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The Right Way

I just started reading Thomas P.M. Barnett’s book, “The Pentagon’s New Map”. I’ve heard some over in the Bush-fan column use it to justify the President’s invasion of Iraq, but even having only read the first chapter so far, it’s clear they’re wrong. If you are familiar with Barnett’s book and you agree with him, then there is no way you can support President Bush’s foreign policy.

In his book, Barnett provides a long-term security and foreign policy framework to accompany President Clinton's continuing legacy of globalization. He separates the world into two groups: the Core, arguably the US, EU, Japan, and others who see globalization as a culturally neutral, "rules based" force for good in the world; and the Gap, consisting of those countries like North Korea, Saddam's Iraq, and other countries that seek to completely disconnect from the world.

Barnett's argument is that globalization caught the Core without a set of political and security rules for dealing with the Gap, "We got lazy, counted a little too much on the market to sort it all out, and then woke up shocked and amazed on 9/11 to find ourselves apparently invited to a global war."

One of the key Democratic foreign policy beliefs is that the United States will not be secure until citizens of every nation enjoy a decent standard of living, the opportunity to better themselves, and a representative government that respects basic human rights. This may sound similar to President Bush's plan to spread democracies across the globe, but it differs in one fundamental way: John Kerry and most Democrats believe the Core can best be expanded by focusing on incentives and the positive aspects of joining the global community. The Bush administration, with its policy of preventative war, is intent on spreading democracy as quickly as possible, primarily through the use of military force - Barnett calls it the "who's next?" strategy.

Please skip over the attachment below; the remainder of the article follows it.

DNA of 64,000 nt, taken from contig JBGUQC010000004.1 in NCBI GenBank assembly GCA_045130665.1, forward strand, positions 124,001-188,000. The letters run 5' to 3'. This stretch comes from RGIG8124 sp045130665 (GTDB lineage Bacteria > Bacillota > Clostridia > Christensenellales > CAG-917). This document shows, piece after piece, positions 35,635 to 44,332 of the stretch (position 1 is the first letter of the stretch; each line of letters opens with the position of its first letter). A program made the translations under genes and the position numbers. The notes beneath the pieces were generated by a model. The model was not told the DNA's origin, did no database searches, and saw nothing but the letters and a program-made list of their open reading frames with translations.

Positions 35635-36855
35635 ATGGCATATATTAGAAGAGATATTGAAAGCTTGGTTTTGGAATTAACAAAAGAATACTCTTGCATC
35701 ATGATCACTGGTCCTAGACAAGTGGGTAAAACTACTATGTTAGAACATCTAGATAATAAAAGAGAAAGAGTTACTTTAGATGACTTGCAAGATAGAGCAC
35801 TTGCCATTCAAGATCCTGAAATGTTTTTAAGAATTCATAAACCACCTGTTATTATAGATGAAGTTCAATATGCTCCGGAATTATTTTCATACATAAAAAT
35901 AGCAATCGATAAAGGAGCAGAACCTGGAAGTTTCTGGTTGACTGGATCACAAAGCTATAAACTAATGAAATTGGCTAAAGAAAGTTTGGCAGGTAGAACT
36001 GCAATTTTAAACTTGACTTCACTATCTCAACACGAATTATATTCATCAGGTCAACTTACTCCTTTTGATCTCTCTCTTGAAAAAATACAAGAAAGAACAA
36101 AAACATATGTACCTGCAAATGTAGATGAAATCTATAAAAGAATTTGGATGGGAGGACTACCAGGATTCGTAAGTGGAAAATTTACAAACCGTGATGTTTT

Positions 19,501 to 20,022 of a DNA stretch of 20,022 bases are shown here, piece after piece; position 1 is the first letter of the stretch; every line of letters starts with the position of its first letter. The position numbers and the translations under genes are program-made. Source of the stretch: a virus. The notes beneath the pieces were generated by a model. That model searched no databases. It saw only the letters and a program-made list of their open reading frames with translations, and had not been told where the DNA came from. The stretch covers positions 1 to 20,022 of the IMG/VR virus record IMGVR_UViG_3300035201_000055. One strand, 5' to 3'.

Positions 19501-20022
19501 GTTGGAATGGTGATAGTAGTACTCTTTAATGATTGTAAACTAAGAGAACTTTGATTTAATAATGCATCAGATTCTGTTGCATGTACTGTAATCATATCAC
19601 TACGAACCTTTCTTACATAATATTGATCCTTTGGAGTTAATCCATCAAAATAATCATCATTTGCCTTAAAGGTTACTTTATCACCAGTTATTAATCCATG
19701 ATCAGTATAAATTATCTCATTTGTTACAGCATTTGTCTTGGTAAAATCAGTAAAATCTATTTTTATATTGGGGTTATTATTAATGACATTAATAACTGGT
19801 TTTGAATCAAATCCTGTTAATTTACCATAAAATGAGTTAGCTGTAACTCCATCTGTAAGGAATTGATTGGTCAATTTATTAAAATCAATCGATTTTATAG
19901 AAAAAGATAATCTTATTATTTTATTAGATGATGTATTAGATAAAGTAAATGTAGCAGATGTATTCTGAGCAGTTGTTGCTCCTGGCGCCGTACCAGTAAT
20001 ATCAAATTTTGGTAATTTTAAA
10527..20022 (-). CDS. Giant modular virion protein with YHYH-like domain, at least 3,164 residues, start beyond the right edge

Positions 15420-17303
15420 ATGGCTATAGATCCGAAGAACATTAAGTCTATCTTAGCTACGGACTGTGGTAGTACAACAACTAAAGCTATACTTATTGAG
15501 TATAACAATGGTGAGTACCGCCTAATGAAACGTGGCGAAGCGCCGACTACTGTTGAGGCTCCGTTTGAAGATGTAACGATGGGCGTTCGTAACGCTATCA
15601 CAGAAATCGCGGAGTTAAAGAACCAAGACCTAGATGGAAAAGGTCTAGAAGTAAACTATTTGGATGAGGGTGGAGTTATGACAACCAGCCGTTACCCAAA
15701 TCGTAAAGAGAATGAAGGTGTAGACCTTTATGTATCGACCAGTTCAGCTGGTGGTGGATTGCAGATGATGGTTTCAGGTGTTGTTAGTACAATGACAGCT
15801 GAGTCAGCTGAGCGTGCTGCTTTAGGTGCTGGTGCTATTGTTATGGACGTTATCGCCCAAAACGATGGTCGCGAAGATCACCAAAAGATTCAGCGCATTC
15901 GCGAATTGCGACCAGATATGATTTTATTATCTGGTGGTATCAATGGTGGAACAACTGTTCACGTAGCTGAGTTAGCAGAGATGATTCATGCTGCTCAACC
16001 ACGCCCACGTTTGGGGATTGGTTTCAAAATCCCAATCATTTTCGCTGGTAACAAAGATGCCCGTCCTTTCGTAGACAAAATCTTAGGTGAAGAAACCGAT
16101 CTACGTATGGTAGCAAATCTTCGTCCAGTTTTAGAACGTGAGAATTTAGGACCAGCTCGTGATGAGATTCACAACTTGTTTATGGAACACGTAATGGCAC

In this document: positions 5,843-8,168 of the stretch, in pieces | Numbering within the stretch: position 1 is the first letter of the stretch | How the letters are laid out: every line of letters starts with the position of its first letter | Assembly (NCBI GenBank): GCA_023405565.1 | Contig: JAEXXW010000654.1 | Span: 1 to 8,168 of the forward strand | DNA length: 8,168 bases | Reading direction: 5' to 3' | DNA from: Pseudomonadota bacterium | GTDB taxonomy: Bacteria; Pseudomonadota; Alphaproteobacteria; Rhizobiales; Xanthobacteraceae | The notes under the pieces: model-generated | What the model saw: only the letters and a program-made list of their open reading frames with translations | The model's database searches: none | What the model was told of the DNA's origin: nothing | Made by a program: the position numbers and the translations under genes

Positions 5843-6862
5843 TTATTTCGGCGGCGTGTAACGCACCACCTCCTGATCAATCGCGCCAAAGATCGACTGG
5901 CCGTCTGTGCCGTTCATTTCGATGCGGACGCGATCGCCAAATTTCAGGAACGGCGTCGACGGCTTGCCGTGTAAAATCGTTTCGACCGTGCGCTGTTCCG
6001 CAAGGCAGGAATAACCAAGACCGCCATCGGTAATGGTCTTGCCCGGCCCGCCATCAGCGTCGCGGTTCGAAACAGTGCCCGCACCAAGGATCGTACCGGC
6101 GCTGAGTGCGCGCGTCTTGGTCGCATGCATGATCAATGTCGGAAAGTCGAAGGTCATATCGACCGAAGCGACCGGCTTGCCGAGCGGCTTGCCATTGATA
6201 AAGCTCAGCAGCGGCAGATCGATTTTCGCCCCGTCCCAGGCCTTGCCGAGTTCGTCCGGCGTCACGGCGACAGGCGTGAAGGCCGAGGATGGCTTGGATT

Barnett says, "The quickest way to secure America absolutely is to run hog-wild with preemptive strikes against the most dangerously disconnected states... But a mindless pursuit of America's short-term security is likely to damage globalization's capacity for expansion, and therein lies our best hope for increasing our security over the long haul."

In fact, Barnett spends the first chapter repeatedly spanking President Bush. Barnett says that Saddam needed to be dealt with, but not in a way that shatters the Core. Sound familiar? John Kerry is on the same page as Barnett when he says, "Saddam Hussein was a threat. There was a right way to disarm him and a wrong way. And the president chose the wrong way."

Barnett also uses the rolled-up newspaper on Bush by ridiculing his use of the Pentagon rather than the State Department to plan foreign policy. Barnett smacks Bush again for not having a comprehensive plan in Iraq and Afghanistan for ensuring that the previous "disconnecting" government is not replaced by another because, "anything less is a waste of our servicemen and -women."

But most of all, Barnett takes Bush to task for seriously weakening the Core itself by imposing divisive new rules like preventative war and the Patriot Act, "If, in waging war against the forces of 'disconnectedness', the United States ends up dividing the West, or the heart of the Core [including France and Germany - AP], then our cure ends up being worse than the disease."

Barnett says the post-9/11 security rule set we use, like Bush's preventative invasion of Iraq, must pass the "global test". He says, "No matter how logical or necessary our new rule sets may appear to us, if we cannot sell them to a large chunk of the planet, we lose our credibility as a competent superpower, and our rules will invariably be dismissed by other cultures as reflecting an American bias, not universal truths."

John Kerry understands this; after all, John Kerry was instrumental in helping Clinton kick start the globalization movement in the first place. Barnett has briefed Kerry on the concepts in his book. Barnett believes, "now we need a Clinton-like dealmaker on security for the next four years. I frankly believe Kerry is closer to the mark than Bush on that."

Posted by American Pundit at October 12, 2004 1:50 AM